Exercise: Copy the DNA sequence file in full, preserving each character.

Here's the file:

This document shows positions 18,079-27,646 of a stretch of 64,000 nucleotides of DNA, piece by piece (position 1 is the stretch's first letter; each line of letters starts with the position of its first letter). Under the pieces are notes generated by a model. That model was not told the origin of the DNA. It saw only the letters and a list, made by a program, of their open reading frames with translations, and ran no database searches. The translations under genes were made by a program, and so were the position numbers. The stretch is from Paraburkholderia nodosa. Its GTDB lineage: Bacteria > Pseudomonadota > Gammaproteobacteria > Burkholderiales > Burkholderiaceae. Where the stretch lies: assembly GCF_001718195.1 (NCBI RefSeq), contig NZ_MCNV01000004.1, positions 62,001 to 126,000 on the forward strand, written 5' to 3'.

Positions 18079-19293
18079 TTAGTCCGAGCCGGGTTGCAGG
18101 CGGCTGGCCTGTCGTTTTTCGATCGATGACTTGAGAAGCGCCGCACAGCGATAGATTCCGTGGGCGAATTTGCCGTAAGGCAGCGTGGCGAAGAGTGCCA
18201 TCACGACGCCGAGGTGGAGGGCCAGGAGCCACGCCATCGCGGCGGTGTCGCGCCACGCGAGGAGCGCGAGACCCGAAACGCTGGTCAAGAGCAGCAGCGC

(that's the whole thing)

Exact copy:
This document shows positions 18,079-27,646 of a stretch of 64,000 nucleotides of DNA, piece by piece (position 1 is the stretch's first letter; each line of letters starts with the position of its first letter). Under the pieces are notes generated by a model. That model was not told the origin of the DNA. It saw only the letters and a list, made by a program, of their open reading frames with translations, and ran no database searches. The translations under genes were made by a program, and so were the position numbers. The stretch is from Paraburkholderia nodosa. Its GTDB lineage: Bacteria > Pseudomonadota > Gammaproteobacteria > Burkholderiales > Burkholderiaceae. Where the stretch lies: assembly GCF_001718195.1 (NCBI RefSeq), contig NZ_MCNV01000004.1, positions 62,001 to 126,000 on the forward strand, written 5' to 3'.

Positions 18079-19293
18079 TTAGTCCGAGCCGGGTTGCAGG
18101 CGGCTGGCCTGTCGTTTTTCGATCGATGACTTGAGAAGCGCCGCACAGCGATAGATTCCGTGGGCGAATTTGCCGTAAGGCAGCGTGGCGAAGAGTGCCA
18201 TCACGACGCCGAGGTGGAGGGCCAGGAGCCACGCCATCGCGGCGGTGTCGCGCCACGCGAGGAGCGCGAGACCCGAAACGCTGGTCAAGAGCAGCAGCGC